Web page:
Super Size Me is a documentary that works both as a cautionary tale against eating too much “junk” food and simultaneously provides the perfect form of infotainment (Information + Entertainment) to keep the audiences interested.
Morgan Spurlock whose The Greatest Movie Ever Sold was also reviewed by me, went on a 30-day binge of McDonald’s food to see what sort of effects fast food can have on our body.
Not surprisingly, this month long “extreme” experiment results in him putting his physical and mental health at risk, eventually culminating with him having a sort of addiction to the food.
The biggest surprise though for the doctors, who monitor Spurlock during this period, is the fact that his liver is affected the most because of this food.
Every story has two sides. Yes! obesity is a growing epidemic. I have seen it increase, especially in children, ever since the first international fast food restaurant opened in India. Yes this food needs to be advertised properly with all the positives and the negatives clearly available to the consumer.
But then, no one is forcing the food down anyone’s throat. If I decide to eat fast food -which I must confess that I do eat, although in moderation – it is simply my responsibility. The same goes for my children too, as it is my responsibility to educate and monitor their food intake.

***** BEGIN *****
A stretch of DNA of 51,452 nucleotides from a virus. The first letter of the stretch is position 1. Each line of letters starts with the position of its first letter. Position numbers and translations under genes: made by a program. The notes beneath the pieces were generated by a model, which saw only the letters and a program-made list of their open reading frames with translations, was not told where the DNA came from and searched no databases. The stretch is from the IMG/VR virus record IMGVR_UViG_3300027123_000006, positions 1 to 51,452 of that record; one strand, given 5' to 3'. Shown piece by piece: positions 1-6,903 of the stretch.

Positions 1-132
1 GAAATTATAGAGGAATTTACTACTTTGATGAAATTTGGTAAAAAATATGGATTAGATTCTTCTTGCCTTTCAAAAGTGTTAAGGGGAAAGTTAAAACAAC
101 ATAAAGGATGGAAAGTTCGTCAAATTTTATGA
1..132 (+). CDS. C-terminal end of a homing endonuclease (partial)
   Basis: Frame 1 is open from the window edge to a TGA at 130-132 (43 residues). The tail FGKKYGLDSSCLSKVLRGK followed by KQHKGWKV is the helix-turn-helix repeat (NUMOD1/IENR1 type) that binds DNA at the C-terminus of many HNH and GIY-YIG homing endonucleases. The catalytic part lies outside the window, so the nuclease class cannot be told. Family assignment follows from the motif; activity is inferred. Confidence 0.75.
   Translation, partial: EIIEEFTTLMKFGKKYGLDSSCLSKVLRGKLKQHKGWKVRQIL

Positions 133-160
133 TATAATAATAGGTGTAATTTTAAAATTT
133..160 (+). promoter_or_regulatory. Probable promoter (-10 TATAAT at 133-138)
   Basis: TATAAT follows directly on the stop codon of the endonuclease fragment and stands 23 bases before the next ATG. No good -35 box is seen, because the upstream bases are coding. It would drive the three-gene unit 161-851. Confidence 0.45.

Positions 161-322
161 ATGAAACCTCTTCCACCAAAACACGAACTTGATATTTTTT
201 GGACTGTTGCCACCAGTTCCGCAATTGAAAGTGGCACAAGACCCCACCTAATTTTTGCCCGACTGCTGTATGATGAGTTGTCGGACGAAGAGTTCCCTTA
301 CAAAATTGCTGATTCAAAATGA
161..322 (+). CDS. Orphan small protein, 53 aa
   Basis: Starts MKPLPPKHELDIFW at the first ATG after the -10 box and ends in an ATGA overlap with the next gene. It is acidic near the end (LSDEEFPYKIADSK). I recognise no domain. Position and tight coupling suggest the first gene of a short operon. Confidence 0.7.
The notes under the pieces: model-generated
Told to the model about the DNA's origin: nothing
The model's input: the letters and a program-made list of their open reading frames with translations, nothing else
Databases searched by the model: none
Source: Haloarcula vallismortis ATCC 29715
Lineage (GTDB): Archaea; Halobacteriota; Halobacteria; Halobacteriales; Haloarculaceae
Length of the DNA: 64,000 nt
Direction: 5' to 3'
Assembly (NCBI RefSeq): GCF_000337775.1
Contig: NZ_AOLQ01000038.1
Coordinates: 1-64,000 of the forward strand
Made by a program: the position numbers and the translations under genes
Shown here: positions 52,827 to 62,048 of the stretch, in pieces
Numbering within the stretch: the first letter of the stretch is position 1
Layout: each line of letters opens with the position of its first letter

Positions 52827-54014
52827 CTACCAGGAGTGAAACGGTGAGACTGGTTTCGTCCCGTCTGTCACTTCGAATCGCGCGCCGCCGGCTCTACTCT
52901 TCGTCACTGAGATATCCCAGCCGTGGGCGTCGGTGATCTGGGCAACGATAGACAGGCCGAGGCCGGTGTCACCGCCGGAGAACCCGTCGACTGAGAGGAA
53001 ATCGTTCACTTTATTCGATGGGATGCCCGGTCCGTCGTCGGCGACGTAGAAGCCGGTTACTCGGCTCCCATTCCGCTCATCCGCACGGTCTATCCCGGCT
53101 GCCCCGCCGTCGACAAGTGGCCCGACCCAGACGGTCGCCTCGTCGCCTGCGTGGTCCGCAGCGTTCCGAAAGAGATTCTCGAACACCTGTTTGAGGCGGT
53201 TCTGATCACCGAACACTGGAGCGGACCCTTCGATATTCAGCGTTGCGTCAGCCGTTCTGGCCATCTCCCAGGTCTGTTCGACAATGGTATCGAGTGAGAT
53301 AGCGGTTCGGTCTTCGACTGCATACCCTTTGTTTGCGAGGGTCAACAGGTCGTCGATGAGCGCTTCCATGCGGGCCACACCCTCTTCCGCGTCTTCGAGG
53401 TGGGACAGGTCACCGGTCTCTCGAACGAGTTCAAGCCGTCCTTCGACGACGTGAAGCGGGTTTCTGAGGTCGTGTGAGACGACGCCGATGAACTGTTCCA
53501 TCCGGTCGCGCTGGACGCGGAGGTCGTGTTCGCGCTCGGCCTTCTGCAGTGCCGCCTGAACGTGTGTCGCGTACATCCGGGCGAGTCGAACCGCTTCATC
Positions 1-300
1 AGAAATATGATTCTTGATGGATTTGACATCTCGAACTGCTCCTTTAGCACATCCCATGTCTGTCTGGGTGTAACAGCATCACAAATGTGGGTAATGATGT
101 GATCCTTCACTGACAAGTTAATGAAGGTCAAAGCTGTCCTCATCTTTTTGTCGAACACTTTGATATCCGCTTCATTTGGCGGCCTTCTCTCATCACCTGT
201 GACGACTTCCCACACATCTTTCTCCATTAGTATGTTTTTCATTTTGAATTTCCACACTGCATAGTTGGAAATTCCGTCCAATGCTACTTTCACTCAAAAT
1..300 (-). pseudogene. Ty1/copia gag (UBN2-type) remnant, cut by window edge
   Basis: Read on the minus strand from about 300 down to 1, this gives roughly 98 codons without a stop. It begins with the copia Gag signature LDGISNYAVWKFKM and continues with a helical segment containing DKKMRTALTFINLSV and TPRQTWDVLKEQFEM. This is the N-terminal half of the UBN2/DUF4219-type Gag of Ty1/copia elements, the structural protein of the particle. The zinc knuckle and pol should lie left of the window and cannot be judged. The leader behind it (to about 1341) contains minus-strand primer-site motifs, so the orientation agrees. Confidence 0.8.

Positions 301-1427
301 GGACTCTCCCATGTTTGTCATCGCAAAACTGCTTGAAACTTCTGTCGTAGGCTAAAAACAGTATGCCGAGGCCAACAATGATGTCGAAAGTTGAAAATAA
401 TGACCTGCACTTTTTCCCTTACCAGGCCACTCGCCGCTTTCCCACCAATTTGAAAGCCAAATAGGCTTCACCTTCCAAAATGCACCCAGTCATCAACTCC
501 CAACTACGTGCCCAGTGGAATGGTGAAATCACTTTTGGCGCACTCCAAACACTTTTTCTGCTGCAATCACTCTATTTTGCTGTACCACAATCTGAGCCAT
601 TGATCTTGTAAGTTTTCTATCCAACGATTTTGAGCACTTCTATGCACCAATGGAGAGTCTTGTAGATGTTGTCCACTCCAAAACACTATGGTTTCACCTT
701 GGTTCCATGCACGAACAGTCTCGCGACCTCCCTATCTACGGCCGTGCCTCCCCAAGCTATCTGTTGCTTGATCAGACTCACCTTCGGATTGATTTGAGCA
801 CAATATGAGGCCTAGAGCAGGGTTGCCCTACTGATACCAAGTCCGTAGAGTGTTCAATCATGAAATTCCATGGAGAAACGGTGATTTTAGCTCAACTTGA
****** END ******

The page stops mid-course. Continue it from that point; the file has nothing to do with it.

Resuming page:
I do agree with Spurlock on the fact that fast-food has become the food of choice for most people because of its low cost and easy availability which often leads to a dilemma, especially in these economically hard times.
I also feel that going to extremes simply to prove a point is sometimes required and thus although his experiment might seem a tad over the top, it is effective.
As a documentarian, Spurlock shines. He doesn’t preach. Instead, he provides all the information and lets the viewer make his/her own informed decision. His style is definitely calmer than some of the other documentary film makers, but nevertheless he manages to get results and get the point across.
Super Size Me is documentary film making with a purpose. It entertains, it informs, and in the end it occupies a little spot in your brain that activates every time you even think about eating fast-food.
Will I stop eating fast-food? I don’t think so.
Will I be more conscious of what I eat and how much I eat? Most definitely.